What money resentments do you harbour?

In a special episode of Counting Zeros we interrupt normal weekly services to bring you this question from the very sassy Danielle LaPorte , a champion of “white hot truth”.

I suspect this post is longer than my norm not only because I found Danielle’s question tricky but also because I’m not proud of my answer.

* * *

Given that I’m on my 17th consecutive week of writing about my relationship with money (here on the blog & within the pages of my work-in-progress money memoir), you’d think I’d have known what my answer to this question was.

But I didn’t. It took me a long while and whole bunch of back-burner mulling it over.

The issue was that my first instinct is to blame all my financial fuckwittery on myself so I haven’t been aware that I have any lingering money resentments that I might pin on someone or something else. But it turns out that I do indeed harbour a certain amount of ill-will…

I once had a job that contained a healthy dose of HR and the worst aspect of this was handling salary complaints. Those who had a case worth complaining about so rarely did … instead all the noise came from those who did not. I found it hard to mask my disdain in the face of this sort of entitlement.

It seriously pisses me off in a way I can’t quite explain. The way some people think they deserve more than others, that is — for that’s always been my not-entirely-logical interpretation of such behaviour.

I felt this same surprisingly virulent form of annoyance when I was finalizing an employment contract for someone who had left our company, worked somewhere else for a couple of years and had asked to come back.

In quibbling over the contract with me, he campaigned for benefits that he would have accrued had he not left the company years earlier.

I presented his request to the-powers-that-be as neutrally as possible. This person wants [insert: Unreasonable Ask, not to be stated in case said person reads this blog]. I’ve written it into his contract. Let me know by Friday if you’ve concerns.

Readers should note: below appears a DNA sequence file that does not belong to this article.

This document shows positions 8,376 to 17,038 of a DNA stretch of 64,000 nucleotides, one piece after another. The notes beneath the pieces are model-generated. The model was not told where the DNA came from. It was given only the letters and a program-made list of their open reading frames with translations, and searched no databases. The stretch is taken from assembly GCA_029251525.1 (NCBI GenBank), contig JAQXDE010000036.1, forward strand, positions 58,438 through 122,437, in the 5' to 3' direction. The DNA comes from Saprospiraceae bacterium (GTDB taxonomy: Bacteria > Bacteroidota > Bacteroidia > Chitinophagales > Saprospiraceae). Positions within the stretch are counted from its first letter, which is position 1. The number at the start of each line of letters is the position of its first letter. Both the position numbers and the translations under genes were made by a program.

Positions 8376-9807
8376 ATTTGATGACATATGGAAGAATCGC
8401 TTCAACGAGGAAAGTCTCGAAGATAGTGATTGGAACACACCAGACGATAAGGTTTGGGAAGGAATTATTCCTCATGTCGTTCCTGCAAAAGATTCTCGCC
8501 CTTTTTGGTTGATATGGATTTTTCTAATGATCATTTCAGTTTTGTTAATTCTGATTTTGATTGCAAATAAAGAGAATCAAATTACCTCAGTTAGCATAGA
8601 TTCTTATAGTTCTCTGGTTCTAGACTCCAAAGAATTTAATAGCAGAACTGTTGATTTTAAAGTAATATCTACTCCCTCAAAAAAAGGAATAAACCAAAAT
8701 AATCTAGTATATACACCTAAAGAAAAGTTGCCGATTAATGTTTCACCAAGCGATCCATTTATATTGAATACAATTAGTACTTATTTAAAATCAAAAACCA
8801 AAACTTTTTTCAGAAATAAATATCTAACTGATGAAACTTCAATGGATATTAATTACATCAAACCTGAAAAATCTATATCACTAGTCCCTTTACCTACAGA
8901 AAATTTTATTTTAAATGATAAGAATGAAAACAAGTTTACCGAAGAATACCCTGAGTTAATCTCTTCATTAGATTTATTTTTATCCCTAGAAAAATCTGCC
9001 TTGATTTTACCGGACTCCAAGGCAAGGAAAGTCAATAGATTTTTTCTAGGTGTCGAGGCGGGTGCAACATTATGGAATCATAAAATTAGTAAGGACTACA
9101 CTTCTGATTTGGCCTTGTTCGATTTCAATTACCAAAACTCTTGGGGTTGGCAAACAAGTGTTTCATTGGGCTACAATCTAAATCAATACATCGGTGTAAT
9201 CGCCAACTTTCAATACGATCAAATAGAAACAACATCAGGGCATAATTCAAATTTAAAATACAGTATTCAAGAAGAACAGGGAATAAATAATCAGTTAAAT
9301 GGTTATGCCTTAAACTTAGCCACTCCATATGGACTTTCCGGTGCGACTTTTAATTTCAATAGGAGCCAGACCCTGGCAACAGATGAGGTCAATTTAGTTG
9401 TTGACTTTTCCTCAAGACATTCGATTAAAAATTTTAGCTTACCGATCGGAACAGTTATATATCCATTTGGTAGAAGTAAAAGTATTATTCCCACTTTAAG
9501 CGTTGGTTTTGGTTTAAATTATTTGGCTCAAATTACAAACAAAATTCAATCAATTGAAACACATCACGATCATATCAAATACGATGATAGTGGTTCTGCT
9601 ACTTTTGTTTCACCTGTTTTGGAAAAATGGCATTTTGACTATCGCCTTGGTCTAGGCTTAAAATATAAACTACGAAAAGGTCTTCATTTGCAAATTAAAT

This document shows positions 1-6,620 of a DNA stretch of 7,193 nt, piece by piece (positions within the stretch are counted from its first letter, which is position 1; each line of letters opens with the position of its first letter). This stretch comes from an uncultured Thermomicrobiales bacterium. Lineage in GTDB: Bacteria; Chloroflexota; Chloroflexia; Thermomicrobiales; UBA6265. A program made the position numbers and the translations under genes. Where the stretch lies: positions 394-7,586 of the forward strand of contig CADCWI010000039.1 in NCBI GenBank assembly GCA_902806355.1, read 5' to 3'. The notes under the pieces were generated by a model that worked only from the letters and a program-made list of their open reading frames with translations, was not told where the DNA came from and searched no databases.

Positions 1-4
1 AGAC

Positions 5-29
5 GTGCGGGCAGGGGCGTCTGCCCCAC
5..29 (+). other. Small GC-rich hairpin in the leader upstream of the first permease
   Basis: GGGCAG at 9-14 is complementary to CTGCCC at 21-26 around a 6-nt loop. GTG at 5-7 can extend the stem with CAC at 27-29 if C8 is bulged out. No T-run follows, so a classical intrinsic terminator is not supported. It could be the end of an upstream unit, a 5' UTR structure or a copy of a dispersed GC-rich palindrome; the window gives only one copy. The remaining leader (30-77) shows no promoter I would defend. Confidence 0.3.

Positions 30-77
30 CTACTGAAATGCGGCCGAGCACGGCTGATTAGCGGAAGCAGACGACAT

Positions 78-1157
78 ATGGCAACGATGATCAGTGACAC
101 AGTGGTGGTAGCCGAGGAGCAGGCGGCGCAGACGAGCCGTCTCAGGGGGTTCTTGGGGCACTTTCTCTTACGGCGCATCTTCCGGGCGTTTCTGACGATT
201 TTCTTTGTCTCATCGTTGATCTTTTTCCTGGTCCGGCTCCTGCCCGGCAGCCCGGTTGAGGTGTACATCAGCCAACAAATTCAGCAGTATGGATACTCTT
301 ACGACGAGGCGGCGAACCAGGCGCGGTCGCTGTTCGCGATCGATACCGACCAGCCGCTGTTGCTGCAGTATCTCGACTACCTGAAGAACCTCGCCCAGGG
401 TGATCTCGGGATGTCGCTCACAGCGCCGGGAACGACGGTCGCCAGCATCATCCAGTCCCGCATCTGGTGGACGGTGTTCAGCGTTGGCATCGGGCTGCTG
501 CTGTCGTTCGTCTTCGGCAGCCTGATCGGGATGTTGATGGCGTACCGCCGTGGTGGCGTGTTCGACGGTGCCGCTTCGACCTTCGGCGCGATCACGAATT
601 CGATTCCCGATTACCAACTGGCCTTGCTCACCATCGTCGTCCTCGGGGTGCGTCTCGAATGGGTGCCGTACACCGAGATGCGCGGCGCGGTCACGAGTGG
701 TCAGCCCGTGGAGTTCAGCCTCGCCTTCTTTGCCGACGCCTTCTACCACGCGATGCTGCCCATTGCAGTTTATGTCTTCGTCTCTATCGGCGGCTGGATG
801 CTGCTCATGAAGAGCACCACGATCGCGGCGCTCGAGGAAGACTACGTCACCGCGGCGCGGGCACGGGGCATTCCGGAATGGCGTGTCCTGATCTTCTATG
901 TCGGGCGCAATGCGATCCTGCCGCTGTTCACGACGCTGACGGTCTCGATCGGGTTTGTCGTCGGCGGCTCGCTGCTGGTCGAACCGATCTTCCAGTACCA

Knowing that the-powers-that-be are too busy, I designed my manouevre to get him what he wanted. And it worked. But I got what I wanted too — which was the approval of my boss because I’d managed to finally fill a position that no one else had been able to fill.

In the years subsequent to his re-hire, no matter how many good qualities this person possessed, I never forgot how petty I found his behaviour. I noticed it in other things that he did too. He fought hard for a promotion and when he got it, he then complained bitterly for several months that he needed to hit the higher targets that came with the role? Even though these had been made clear by people who were surprised he wanted these extra responsibilities in the first place. My take? He never wanted the more senior position, he just felt he deserved the better title and pay that went with it.

BUT HONESTLY — WHY DO I CARE?!

Why not stick to my own failings rather than complain about other people’s?

 For someone with a vague recollection of so many things,  how is it that I have total recall of these surely minor incidents in my life? Why am I being so petty? So unforgiving with respect to people I regard as self-important, grandiose, entitled, child-like, bratty … I could go on.

What’s it got to do with me?

I’m just as prickly when I have to listen to people get angry about other types of status claims —

  • that they’re unjustly  single
  • or why hasn’t their first novel picked up a publisher yet
  • or how is it more clients aren’t beating down their door?

I just do not get these resentments.

I understand being upset about these things.  I understand wondering why these things may be so.

But angry? Indignant? Blaming the world at large or other people? As if they are owed something?

To help soothe the ego, I might reply along the lines of

  • maybe it’s just this soulless city
  • the fiction market these days…
  • a simple marketing issue

When what I really want to say is I RECKON IT’S YOU, BUDDY!

But, why so angry, Natikins? Is what my own friends might ask me right now.

Again, I don’t know. Doesn’t everyone dislike this sort of behaviour? I guess so … but not everyone gets their knickers in a twist about it.